The Brahmins among the old Indians, were all of the same race, lived in fields and in woods after the course of their studies was ended, and fed only on rice, milk, or herbs. The Brazilians, when first discovered by the Europeans, lived the most natural original lives of mankind, so frequently described in antient countries, before laws, or property, or arts made entrance among them: they lived without business or labor, further than for their necessary food, by gathering fruits, herbs, and plants; they knew no drink but water; were not tempted to eat or drink beyond common thirst or appetite; were not troubled with either public or domestic cares, nor knew any pleasure but the most simple and natural.

Sir WILLIAM TEMPLE.-See Sir JOHN SINCLAIR'S Code of Health, vol. iv. p. 333.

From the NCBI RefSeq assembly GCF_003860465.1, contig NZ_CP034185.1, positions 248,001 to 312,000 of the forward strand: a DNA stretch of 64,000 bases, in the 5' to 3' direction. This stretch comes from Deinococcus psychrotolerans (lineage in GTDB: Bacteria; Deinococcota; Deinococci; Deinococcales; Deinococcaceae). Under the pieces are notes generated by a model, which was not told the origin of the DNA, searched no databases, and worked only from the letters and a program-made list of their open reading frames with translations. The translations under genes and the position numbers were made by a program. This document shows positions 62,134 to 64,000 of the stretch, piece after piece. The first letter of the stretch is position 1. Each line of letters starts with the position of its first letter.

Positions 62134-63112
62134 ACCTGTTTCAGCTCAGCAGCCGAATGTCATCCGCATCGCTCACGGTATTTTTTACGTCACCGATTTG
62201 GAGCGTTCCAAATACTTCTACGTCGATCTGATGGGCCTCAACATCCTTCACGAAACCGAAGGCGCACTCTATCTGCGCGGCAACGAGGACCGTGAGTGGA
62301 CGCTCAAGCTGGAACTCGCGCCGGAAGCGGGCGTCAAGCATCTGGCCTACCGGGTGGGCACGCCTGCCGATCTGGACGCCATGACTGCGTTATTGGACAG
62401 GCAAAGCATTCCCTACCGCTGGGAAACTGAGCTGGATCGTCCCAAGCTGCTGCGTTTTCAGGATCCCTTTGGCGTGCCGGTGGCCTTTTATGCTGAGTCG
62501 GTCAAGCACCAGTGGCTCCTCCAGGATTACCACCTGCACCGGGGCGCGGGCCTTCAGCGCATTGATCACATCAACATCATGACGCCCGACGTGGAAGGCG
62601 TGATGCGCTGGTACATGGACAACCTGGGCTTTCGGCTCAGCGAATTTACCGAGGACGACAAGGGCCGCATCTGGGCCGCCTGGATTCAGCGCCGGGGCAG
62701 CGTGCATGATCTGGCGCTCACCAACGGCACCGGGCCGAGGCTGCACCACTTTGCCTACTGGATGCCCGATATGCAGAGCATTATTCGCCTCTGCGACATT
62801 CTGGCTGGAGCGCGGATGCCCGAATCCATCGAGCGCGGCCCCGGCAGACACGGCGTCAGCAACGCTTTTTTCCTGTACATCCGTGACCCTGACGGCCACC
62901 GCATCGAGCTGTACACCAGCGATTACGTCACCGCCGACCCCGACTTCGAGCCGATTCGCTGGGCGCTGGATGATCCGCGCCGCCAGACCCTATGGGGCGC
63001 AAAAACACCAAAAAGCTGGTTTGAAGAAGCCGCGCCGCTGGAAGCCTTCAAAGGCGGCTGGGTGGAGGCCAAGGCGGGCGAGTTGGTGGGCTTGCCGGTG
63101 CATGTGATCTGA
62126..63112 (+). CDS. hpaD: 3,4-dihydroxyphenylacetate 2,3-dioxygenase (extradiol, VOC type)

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92. [Gen. i. 29.] The nations that subsist on vegetable diet are of all men the handsomest, the most robust, the least exposed to diseases and violent passions; and they attain the greatest longevity. Such are in Europe, a great proportion of the Swiss. The negroes doomed to labor so severe, live entirely on manioc, potatoes and maize. The Brahmins of India, who frequently survive a century, eat nothing but vegetables. From the Pythagorean school, Epaminondas issued forth so renowned for his virtues; Archytas, so celebrated for his skill in mechanics; and Milo of Crotona, for his strength; copying the virtues of their founder, who was allowedly the first rate genius of his day, the most enlightened by science, the father of philosophy among the Greeks.-As vegetable diet has a necessary connexion with many virtues, and excludes none, it must be of importance to accustom young people to it, seeing its influence so powerfully contributes to beauty of person and tranquillity of soul. The children of the Persians, in the time of Cyrus, and by his orders, were fed with bread, water and cresses and Lycurgus introduced a considerable part of the physical and moral regimen of these children into the education of those of Lacedemon. Such diet prolongs infancy, and of consequence the duration of human life. I have seen, says Saint PIERRE, an instance of it in an English youth of fifteen, who had not the appearance of being so much as twelve. He was a most interesting figure, possessed of health the most vigorous, and of a disposition the most gentle he performed the longest journies on foot, and never lost temper whatever befel him: His father, whose name was Pigot, told me he had brought him up entirely under the vegetable regimen, the good effects of which he had learned by his own experience. He had formed the project of employing part of his fortune, which was considerable, in establishing somewhere in British America a society, who should